“Rock of Ages” is a hit, award-nominated Broadway Jukebox Musical that has ran on and off since its debut in 2006. In the film version, director Adam Shankman (“Hairspray,” “A Walk to Remember”) has used his background in dance and music to bring the light-hearted comedic stage show to the big screen with the help of classic ‘80s metal and an all-star celebrity cast.
In 1987, Sherrie Christian (Julianne Hough) — a small-town girl from Oklahoma — travels to Los Angeles in hopes of making her singing and acting dreams come true. Upon arrival, she is mugged and helped out by Drew Boley (Diego Boneta), who works as a busboy at the infamous rock club The Bourbon Room. Drew persuades the club’s owner, Dennis Dupree (Alec Baldwin), to hire her as a waitress for the club.
Dennis’ right-hand man, Lonny (Russell Brand), is by his side helping him try to revive the dying club. Their one last shot at keeping The Bourbon Room alive is to hold a farewell concert for the rock band Arsenal, as it is their last show before lead singer Stacee Jaxx (Tom Cruise) goes solo in his career. Things would be easier if it weren’t for Stacee’s sleazy manager Paul Gill (Paul Giamatti) and also an uprising from Mayor Mike Whitmore (Bryan Cranston) and his wife Patricia (Catherine Zeta-Jones), who are forcing their agenda of cleaning up the Los Angeles strip and ridding the town of the evil music played at The Bourbon Room.
The night of the big concert, Drew gets his big break when the opening act for Arsenal has to cancel. While Sherrie is excited, there is some trepidation on her part as she is concerned about what the spotlight can do to a man. As mistakes are made and misunderstandings occur, the young couple split and Drew gets signed by Stacee Jaxx’s manager, and Sherrie is left jobless and winds up heartbroken at the doorsteps of a strip club owned and operated by Justice Charlier (Mary J. Blige) and takes a job there. As each character’s life seems to go in opposite directions, we get revelations of characters and what each truly wants from life, but will all of this lead back to love conquering all and the chance to Rock-On once again?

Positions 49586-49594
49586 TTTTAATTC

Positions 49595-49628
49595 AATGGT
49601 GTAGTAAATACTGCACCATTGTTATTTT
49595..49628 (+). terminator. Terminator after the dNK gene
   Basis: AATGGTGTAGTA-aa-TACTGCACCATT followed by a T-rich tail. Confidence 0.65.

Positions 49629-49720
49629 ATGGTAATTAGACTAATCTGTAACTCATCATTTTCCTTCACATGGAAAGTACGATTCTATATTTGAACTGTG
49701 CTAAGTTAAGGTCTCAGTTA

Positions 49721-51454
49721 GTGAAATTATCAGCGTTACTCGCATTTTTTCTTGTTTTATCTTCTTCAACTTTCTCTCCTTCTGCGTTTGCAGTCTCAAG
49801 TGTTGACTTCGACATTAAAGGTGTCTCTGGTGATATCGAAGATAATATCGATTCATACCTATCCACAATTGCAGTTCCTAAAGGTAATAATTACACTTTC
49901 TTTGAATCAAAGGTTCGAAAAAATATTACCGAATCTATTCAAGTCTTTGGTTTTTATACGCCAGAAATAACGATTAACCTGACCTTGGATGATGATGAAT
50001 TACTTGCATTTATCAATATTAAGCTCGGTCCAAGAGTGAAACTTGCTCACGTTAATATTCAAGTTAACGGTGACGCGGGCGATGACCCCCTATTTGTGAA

“Rock of Ages” is a unique musical. It appeals to a clear demographic and although the very talented and diverse cast is sure to lead others to the theater, it is mostly designed to please those with a taste for music from the ‘80s. Personally, I wouldn’t consider myself to fall into that category, but I do like musicals and truly enjoy hearing great music from any genre as long as it is sung by someone with a great voice. This film has all of that and more, with a mixture of emotions and an overall fun atmosphere that makes you want to dance or sing-along to iconic songs by groups like; Styx, Journey, Bon Jovi, Twisted Sister, Poison and many more. The music is the highlight of the film, along with the aesthetics and array of beautifully choreographed dance numbers, accompanied by some great performance by Tom Cruise, Diego Boneta, Mary J. Blige, Catherine Zeta-Jones and others.
While it has a surprisingly light-hearted tone, “Rock of Ages” has given Tom Cruise the chance to play the type of wildly outrageous role that he does all too well. The constant state of intoxication — mixed with women of a very open mindset – creates humor in the character of Stacee Jaxx. He is funny, while being raunchy and even a little sad. You can see all of these emotions shine through the performance while Tom Cruise belts out musical numbers like “Wanted Dead or Alive” and “Pour Some Sugar on Me” to an ecstatic crowd.
Diego Boneta is a great discovery and I was amazed at his voice and not at all surprised that he has been singing publicly since he was just 13 years old. I thought he had good chemistry with Julianne Hough’s Sherrie, but seeing as this is the true definition of an ensemble cast, there doesn’t seem to be a central star – unless you count the music.
Also worth noting: Mary J. Blige really impressed me. Despite a small amount of screen time, she still was one of my favorite characters. We already know that she can sing, but the sassiness and strength she brought to her character, Justice, was great.
There were many storylines going on, so it is hard to highlight them all, but I believe the movie provides a fun, entertaining time while also tapping into the deep nostalgia that most people have for that certain decade of their youth. Although I grew up in the ‘80s, I was too young to be into the music. However, I still knew a majority of the songs going in and had no trouble singing along with the music.
While there are a few problems with the film, they were minor. The mixture of music, visuals, great costumes and wild hair is sure to keep all who see “Rock of Ages” entertained.
“Rock of Ages” is rated PG-13 for sexual content, suggestive dancing, drinking and mild language. Click HERE to see the film’s trailer.
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